Here is the script (query_watch.d):




#!/usr/sbin/dtrace -s

#pragma D option quiet

pid$target:mysqld:*dispatch_command*:entry
{
 printf("Query: %s\n", copyinstr(arg2));
}

Again, save that to a text file and make executable and execute with '-p PID'. Use ^c to stop tracing.




# query_watch.d -p `pgrep -x mysqld`
Query: show tables
Query: select * from Country LIMIT 10
Query: explain user
...

Because we're able to see queries entering the MySQL dispatcher in real time just watching the queries fly by, we can easily identify patterns and trends. Were you aware that your CRM was executing hundreds of identical queries every second?

For those of you reading this who have just realized the security implications of what I'm teaching you to do, you'll be happy to know that only root (or an explicitly authorized user in Solaris) can run DTrace. If your knee-jerk reaction is to be scared of MySQL on a DTrace capable system, remember that we can use DTrace like this for - Oracle, PostgreSQL, Mozilla or any other application. DTrace sees all. If you've never understood the full power of DTrace, I hope it's sinking in.

Now, lets take this example a little further. Duplicate queries can be a big problem, commonly suggesting poor client-side caching or application logic. Let's use a DTrace aggregation to count up all those queries and report on how many times each query is getting hammered during a given period.

Here is the script (querycounts.d):




#!/usr/sbin/dtrace -s

#pragma D option quiet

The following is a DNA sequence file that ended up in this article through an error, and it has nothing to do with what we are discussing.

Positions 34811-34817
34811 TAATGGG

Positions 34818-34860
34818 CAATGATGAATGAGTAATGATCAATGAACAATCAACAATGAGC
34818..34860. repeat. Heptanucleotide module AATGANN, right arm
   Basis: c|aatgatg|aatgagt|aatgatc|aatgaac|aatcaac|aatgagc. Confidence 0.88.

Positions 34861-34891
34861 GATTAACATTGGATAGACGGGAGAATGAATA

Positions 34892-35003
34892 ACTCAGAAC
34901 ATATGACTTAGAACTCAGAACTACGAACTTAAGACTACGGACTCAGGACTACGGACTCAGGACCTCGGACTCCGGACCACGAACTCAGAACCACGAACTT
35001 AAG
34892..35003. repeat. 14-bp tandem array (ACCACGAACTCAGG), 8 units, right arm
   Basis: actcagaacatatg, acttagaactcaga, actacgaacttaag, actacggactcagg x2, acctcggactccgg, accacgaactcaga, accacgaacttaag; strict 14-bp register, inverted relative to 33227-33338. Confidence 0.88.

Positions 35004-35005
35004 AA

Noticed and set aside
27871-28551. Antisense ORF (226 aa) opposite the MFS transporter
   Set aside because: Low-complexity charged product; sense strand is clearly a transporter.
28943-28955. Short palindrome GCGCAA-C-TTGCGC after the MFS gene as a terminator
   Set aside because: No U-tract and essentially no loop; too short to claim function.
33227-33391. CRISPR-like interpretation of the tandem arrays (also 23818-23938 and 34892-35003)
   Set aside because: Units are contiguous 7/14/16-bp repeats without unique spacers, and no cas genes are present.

dtrace:::BEGIN
{
    printf("Tracing... Hit Ctrl-C to end.\n");
}

pid$target::*dispatch_command*:entry
{
    @query[copyinstr(arg2)] = count();
}

When this script is run, it will begin collecting data and won't actually output its report until it completes. The aggregation function count() is filling up @query with the results of arg2 passed to the "dispatch_command" function.




# querycounts.d -p `pgrep -x mysqld`
Tracing... Hit Ctrl-C to end.

^C
 
 select * from CountryLanguage LIMIT 5  1
 show tables     4
 select * from City    10

Obviously, this example output isn't from a real production system. When using in production, you may expect far more output.

The examples we've covered here are only the tip of an iceburg of possibility. When you combine a good MySQL internals reference book with the ability to watch the flow of functions within MySQL, you'll quickly start to understand it in a way you never imagined possible. With this newfound knowledge you'll be able to leverage DTrace to quickly pierce into parts of the code of production workloads. Then, you'll be able to comprehend behavior that you couldn't do so in any other way.

I hope this puts you on solid footing to go forward. Use it to learn, impress your coworkers or save the day. Happy tracing.

Special thanks to Derek Crudgington.

ABOUT THE AUTHOR: Ben Rockwood is the Director of Systems at the cloud computing. infrastructure company Joyent, Inc. A Solaris expert and Sun evangelist, he lives just outside of the Silicon Valley with his smokin' hot wife, Tamarah, and their 3 children. Read his blog at cuddletech.com.
 

This was first published in November 2008